In the “Homescreen!” series, we regularly present the homescreens of people from the social media, marketing, media and tech industries – including app recommendations and tips for everything from to-do lists to small games for in-between times . Today: Kicker reporter Matthias Dersch.

Matthias Dersch: For me as a reporter, my smartphone is my daily work tool. I couldn't live without it and need a charge or two from my power bank most days to avoid a digital blackout.

In order to be able to work efficiently, I keep my home screen tidy and avoid folders there. I want to see everything most important at a glance and be able to navigate there quickly. That's why I hardly ever change the arrangement of the apps. Newer apps are generally appended below.

Matthias Dersch: Without these apps I wouldn't be able to get through the day

In the top row I have the four standard apps: clock, calendar, weather and notes. Without them I wouldn't be able to get through the day, which often starts and ends in hotel beds, especially in English weeks with three games in seven days.

The apps in the second row are also fundamentally important: I use my phone book to keep in touch with my network. Teams is my first port of call for internal communication. I use the voice memos app to record interviews, and I primarily use the camera to create videos for our various channels.

On the other hand, I take photos with my two cameras: a Sony Alpha 7 iii and a Fuji x100v. To be able to edit the images on my smartphone, I use the Fuji X app (for Android), Imaging Edge Mobile (for Android) as well as Lightroom (for Android) and Unfold (for Android). Since I need the apps often, they are in the third row.

The home screen of Matthias Dersch, kicker reporter at Olympia-Verlag.

Matthias Dersch's home screen

Directly below is one of my most used apps: the Kicker app (for Android). Here I find all the facts and information I need for my texts and am not only well informed by my reporter colleagues, but also well entertained. This applies to the texts as well as to the moving image area, which is constantly being expanded.

And the podcast family continues to grow: we recently launched kicker Daily, our daily news podcast, where I am one of the hosts. That's why the Riverside apps, which we use to produce the podcast and various video formats, Podcasts and Collect, are still quite fresh in the bottom row of my home screen.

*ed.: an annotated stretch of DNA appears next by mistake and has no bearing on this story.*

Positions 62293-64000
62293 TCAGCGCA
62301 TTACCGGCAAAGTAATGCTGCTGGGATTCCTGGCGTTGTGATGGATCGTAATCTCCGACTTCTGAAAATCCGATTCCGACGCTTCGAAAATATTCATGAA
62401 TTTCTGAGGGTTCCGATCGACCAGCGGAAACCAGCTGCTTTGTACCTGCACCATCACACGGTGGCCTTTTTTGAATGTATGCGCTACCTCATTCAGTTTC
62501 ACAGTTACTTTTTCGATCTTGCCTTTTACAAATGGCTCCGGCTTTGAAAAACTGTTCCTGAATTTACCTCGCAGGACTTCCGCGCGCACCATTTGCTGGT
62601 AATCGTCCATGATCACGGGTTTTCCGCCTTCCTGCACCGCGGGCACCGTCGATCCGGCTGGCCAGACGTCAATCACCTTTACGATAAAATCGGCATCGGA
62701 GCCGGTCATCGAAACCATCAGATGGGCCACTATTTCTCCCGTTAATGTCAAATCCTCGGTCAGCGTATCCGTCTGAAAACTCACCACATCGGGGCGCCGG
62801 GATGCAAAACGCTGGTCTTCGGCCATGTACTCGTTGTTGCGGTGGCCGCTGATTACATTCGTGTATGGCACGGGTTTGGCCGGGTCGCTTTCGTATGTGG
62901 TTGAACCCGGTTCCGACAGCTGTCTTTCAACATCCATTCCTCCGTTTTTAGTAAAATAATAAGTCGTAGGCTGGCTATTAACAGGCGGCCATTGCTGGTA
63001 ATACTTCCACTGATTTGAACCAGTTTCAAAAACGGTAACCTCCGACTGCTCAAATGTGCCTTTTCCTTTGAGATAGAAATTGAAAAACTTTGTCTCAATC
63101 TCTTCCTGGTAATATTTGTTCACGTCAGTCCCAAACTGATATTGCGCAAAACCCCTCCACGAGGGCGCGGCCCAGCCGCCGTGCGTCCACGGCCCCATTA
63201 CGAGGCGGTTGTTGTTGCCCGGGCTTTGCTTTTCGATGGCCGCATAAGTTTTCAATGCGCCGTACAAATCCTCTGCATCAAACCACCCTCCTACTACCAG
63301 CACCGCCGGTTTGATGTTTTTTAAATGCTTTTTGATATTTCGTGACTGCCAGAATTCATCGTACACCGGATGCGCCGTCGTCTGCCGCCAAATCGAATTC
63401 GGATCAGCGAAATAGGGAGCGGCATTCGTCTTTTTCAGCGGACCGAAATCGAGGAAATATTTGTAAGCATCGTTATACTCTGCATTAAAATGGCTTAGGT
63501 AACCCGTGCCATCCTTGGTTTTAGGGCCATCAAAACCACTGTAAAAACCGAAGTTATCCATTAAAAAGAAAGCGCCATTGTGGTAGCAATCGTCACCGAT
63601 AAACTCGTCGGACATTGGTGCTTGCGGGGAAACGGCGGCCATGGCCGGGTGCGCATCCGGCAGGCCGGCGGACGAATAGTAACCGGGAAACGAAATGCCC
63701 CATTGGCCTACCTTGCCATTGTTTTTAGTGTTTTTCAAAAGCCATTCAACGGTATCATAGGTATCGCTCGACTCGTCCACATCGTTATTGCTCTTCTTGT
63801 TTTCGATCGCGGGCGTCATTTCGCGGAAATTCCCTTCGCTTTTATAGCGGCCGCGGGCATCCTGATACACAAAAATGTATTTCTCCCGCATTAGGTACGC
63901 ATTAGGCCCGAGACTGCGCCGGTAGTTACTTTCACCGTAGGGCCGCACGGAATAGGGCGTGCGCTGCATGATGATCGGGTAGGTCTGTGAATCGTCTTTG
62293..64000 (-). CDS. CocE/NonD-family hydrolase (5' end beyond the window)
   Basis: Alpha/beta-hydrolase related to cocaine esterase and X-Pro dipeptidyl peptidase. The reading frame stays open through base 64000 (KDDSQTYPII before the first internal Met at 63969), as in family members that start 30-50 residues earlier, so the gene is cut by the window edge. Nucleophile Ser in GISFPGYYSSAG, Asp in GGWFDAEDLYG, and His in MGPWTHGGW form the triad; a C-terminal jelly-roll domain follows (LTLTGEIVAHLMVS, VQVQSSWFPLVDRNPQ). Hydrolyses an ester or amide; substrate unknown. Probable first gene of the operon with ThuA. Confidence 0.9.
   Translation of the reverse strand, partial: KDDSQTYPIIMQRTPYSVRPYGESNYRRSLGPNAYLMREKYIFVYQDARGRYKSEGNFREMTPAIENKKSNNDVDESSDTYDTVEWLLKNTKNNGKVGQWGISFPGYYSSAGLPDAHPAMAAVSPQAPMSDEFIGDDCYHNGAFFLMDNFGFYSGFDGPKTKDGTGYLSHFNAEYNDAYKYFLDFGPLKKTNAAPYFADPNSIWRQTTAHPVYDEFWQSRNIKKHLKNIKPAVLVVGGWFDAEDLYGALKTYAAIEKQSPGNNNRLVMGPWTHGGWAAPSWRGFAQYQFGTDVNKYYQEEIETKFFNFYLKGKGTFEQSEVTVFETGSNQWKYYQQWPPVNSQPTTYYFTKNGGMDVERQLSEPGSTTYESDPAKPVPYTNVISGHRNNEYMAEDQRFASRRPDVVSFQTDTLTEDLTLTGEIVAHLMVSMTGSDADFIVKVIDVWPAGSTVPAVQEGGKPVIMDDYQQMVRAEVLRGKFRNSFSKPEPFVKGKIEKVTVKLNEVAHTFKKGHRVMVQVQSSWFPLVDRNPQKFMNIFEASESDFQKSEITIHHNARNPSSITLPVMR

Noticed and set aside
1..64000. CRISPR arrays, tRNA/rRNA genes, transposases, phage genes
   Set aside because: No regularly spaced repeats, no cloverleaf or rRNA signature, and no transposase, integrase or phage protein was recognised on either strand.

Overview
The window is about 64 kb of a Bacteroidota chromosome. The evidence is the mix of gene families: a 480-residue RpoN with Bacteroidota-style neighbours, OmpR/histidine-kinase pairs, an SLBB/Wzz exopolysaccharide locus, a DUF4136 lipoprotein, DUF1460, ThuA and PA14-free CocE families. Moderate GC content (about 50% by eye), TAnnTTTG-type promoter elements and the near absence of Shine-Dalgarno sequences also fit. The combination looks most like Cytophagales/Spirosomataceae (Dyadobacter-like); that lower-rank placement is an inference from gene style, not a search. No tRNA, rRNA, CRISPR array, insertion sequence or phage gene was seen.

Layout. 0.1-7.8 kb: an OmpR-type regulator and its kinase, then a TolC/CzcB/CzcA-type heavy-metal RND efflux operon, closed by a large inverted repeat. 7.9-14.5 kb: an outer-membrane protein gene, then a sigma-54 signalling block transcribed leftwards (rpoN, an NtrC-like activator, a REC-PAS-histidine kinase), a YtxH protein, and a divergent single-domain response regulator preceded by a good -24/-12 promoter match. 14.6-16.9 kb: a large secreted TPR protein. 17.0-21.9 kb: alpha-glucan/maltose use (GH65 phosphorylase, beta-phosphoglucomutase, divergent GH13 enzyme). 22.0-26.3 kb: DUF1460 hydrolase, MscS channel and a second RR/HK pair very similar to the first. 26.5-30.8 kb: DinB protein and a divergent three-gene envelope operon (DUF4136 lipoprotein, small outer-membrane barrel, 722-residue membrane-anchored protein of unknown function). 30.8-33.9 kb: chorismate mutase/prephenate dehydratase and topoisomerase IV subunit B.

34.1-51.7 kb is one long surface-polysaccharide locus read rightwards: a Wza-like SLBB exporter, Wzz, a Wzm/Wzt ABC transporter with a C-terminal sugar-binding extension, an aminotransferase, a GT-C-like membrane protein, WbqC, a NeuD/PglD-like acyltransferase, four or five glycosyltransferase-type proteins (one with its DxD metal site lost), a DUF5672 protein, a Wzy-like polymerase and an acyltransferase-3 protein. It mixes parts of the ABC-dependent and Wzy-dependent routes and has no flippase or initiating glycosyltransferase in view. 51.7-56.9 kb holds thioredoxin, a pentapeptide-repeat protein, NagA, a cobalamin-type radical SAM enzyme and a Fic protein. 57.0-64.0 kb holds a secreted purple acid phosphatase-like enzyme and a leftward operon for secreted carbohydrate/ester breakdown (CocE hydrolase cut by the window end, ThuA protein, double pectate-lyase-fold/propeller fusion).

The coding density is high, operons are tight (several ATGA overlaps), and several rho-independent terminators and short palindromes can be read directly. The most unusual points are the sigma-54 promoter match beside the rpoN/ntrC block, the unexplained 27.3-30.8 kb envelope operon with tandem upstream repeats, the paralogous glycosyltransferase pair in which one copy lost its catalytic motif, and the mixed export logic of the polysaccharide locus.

With the latter, I not only send sound recordings, but also videos and photos directly from my smartphone in high resolution to the editorial office.

Social media and favorite music

Safari and I stopped being an active user a while ago, but I still need the app for research. That's why it stays on the home screen for now.

The social network that I use by far the most is Instagram (for Android) – even if it hasn't developed for the better in the last few years in my opinion. Nevertheless, the app is still easily accessible in the second to last row, right next to the Photos app, where I select the pictures that I later post on Instagram.

Since I like to listen to music while editing and selecting images, the app is also on the home screen. I often use it to select my favorite Oasis albums, but Sam Fender, Liam Gallagher solo, the Killers and Zach Bryan are also on heavy rotation there.

Facebook is cool

I haven't had LinkedIn (for Android) on my home screen for quite that long, but I've been using the app regularly for about a year to stay informed in the business environment there and to inform myself.

The bottom row is sorted more out of habit than for practical reasons: Of course, I use the phone just as often as WhatsApp (for Android) and Outlook (for Android). On the other hand, I almost never send text messages – and never receive any. The messaging app is therefore more of a relic from earlier times than an important app in the daily workflow.

One field is currently still free after I killed Facebook (for Android) and I couldn't get used to Tiktok (for Android). I'm always open to tips and suggestions on how I could fill the blank space.

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